“Partners in a grumpy (yet oddly long-lasting) marriage”

As Dan contemplates the end of Belgium, via Wallonia’s rattachement to France, the Economist notes how the Flemish upped the ante in the national divorce stakes through “a bid by politicians from the Flemish majority to abolish the bilingual rights of 150,000 French-speakers who live in (otherwise Dutch-only) suburbs near Brussels. But by putting the plan to a vote in a parliamentary committee, Flemish leaders have broken the decades-old “Belgian pact”, under which the two language groups avoid holding a straight sectarian vote.” Hmmm… No chance our own Belgian inspired arrangements will settle into such gameless passive aggression? The Brussels Journal has much more detail.


  • Rory

    While the contemplation of “the end of Belgium” may be disheartening to most it might instead set hearts beating and blood racing among the stalwart youth of the modern UVF and, much as we would all dearly miss them, a glorious death on the Somme (or en route) from an onslaught of Buckfast would at least keep them dear in our memory.

    It would also allow prime property sites to be cleared for renewed speculative development and should attract the support of the First Minister and his party.

  • Mick Fealty


  • Jeremy

    While the dutch may think Flanders joining the Netherlands is a good idea I dont think the flemish would agree. Flanders has had its own identity for too long to mergee on the basis of a shared language. I was in Flanders about a month ago and was struck the vibrancy of their identity. Ghent is an exciting and attractive city. I think they would make a real go of independence.

  • myles

    The main issue holding up the formation of a new government in Belgium was the issue of splitting the Brussels Halle Vilvoorde (BHV) constituency into two separate constituencies: one bilingual (Brussels) and another Flemish (Halle Vilvoorde). The leading Flemish party CDV knew that if they forced a vote on this issue they would win. However, they also new that the Walloons would use their constitutional right to object to the vote, effectively burying the issue in a lengthly judicial process. The BHV issue is now off the debating table until 2009. This means that the both sides have saved political face by not backing down on this contentious issue and can now form a government without worrying about the BHV issue until 2009.

  • DC

    “But it ain’t and never will be because of the population mix, just as this place ain’t and never will be, which is why it has to be run by a consociational system.”

    Everything is a social construct, Feeney’s application of his nationalistic thought to this statement suggests that nationalism will prevail alongside another counter nationalism ad infinitum until change. He rules out the point that society can change and people can change to construct something new through the development of different community organisation around various other issues.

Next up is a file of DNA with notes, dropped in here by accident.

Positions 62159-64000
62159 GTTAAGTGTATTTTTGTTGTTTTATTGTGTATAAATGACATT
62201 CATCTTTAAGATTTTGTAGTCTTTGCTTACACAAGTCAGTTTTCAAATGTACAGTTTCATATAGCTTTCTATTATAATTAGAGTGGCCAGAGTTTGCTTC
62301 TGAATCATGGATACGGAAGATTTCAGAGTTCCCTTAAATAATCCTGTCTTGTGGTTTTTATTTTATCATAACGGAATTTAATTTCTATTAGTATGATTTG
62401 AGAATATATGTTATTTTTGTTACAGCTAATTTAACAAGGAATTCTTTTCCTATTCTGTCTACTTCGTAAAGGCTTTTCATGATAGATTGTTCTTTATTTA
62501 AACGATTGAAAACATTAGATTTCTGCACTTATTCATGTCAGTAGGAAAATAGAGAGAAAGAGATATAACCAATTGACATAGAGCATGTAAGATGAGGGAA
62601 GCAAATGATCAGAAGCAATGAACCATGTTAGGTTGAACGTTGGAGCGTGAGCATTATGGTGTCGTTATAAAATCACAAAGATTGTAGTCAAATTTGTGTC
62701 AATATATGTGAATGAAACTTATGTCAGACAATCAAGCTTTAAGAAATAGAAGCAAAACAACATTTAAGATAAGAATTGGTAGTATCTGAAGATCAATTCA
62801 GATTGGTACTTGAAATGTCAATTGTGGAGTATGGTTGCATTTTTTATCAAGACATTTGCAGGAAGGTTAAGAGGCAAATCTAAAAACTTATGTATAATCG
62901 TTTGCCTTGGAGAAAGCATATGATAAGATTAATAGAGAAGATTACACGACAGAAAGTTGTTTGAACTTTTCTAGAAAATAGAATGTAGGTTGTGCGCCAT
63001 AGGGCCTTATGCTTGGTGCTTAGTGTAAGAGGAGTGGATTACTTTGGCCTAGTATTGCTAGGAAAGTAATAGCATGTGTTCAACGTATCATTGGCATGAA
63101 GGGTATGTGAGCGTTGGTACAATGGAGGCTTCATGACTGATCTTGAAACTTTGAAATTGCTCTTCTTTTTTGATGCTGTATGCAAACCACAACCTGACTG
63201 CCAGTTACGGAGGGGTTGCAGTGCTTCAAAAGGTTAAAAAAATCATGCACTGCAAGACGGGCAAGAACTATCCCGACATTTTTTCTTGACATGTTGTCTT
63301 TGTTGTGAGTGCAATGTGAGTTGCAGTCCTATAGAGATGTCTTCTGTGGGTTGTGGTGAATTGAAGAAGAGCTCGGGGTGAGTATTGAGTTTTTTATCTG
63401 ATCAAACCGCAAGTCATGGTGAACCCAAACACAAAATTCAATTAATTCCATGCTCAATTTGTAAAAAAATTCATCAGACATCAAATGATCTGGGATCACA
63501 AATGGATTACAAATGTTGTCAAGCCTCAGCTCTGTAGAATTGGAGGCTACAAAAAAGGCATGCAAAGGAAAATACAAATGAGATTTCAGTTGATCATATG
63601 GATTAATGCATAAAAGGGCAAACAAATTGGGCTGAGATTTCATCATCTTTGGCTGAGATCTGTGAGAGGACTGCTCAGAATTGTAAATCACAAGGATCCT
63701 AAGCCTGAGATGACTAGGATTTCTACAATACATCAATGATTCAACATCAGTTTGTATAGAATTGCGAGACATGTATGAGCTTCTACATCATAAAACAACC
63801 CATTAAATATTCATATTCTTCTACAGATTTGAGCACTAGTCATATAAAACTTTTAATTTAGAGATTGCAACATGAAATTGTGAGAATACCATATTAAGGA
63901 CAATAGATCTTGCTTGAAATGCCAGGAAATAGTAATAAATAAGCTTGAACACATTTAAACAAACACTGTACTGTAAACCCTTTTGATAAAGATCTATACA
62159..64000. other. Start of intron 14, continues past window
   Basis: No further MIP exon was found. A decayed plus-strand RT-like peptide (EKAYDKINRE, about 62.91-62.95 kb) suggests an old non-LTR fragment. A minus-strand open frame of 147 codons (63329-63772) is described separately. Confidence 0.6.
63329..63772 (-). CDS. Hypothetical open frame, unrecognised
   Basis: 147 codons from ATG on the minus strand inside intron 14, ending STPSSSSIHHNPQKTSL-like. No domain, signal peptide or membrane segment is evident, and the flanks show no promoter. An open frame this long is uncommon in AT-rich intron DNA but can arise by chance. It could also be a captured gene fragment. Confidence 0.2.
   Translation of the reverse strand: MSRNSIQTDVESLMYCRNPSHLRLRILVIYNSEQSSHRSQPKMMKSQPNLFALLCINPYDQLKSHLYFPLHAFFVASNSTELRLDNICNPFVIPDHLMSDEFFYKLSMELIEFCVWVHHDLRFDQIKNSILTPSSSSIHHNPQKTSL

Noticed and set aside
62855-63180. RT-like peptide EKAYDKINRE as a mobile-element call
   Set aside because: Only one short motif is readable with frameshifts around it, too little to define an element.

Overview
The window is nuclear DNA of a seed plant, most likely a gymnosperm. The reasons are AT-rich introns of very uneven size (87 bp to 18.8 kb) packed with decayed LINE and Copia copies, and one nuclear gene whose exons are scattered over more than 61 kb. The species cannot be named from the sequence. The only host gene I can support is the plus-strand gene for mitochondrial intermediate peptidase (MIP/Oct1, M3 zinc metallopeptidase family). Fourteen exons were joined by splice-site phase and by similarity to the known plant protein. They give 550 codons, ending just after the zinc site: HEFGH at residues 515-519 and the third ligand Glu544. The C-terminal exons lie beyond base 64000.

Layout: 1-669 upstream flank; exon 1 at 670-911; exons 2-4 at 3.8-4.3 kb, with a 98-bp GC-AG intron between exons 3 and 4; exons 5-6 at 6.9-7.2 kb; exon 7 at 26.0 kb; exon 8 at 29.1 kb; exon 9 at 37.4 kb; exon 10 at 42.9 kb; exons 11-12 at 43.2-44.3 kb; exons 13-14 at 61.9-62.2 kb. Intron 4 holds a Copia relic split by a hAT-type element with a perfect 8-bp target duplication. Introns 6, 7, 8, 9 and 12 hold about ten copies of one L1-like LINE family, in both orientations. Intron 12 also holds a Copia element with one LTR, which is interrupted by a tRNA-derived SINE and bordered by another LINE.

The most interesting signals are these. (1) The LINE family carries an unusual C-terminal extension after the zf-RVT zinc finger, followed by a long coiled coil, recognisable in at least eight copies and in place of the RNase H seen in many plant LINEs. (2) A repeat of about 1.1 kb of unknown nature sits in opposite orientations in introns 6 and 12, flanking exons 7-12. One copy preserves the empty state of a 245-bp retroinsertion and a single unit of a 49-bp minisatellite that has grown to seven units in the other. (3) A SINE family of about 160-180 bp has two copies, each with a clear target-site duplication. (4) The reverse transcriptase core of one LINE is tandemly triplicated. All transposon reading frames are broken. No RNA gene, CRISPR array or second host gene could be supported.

• Mick Fealty


    Convenient deferment of political decisions to lengthy judicial processes sounds familiar. Can’t think why?

  • Dec

    He rules out the point that society can change and people can change to construct something new through the development of different community organisation around various other issues.

    Relevant example(s), please?

  • dewi

    What’s the big wow about splitting up? Seems entirely rational to me.

  • Conor

    Flanders won’t join with the Netherlands. The Flemish, despite being rather secular today, don’t want to be dominated by what they see as the Protestant and morally deviant, northern Dutch. The confessional issue was one of the main issues that led to the seccession of Belgium from the Netherlands in 1830.

  • Jeremy

    Conor – are you in the Netherlands? Den Haag by any chance?

  • sportsman

    Netherlands 31% Catholic. 41% none. Rest Protestant and Muslim.

  • CTN

    Agree with Myles the problem is Brussels although it is 85% Francophone it is just about in Flanders.

    On visiting there this time last year I got the idea that many Wallonians want to annex Brussels if there was a split.

    However Francophone does not necessaarily mean Wallonian in Brussels as many Flemings took on French after the 1830 Belgian language Act and the city was mainly Flemish speaking until the 1920’s.

    Say what you like its two countries and I imagine that they will have a velvet divorce, although the Flemish have a religious difference with the Dutch at the other end of the Netherlands- each state will probably eventually end up in the Netherlands and France due for economic reasons.

    There is however the area of Luxembourg within Wallonia which is considered part of Luxembourg by its inhabitants and Luxembourgers- it would be interesting to see where it ended up if this velvet divorce took place….

  • Conor


    Nope. Haven’t been in the Netherlands since 1993.

  • JO

    a straight sectarian ???

    Surely divisive is the word.

  • Rory

    Netherlands 31% Catholic. 41% none. Rest Protestant and Muslim”

    Ah yes, Sportsman but what percentage of the 41% “None” are Protestant “None” and what percentage Catholic “None”?

    This question is not intended to be as trite as it sounds nor is it in any way a jocular jibe in the “But are you a Catholic Muslim or a Protestant Muslim?” vein. The cultural values and mores of the religious grouping one sprang from remain long after one has renounced the tenets of that religion.

  • bah – that should have read “if the Walloons take Brussels”…

  • okay – my long post is munched but my correction gets through… what gives?

  • sportsman

    Nones are usually Catholic.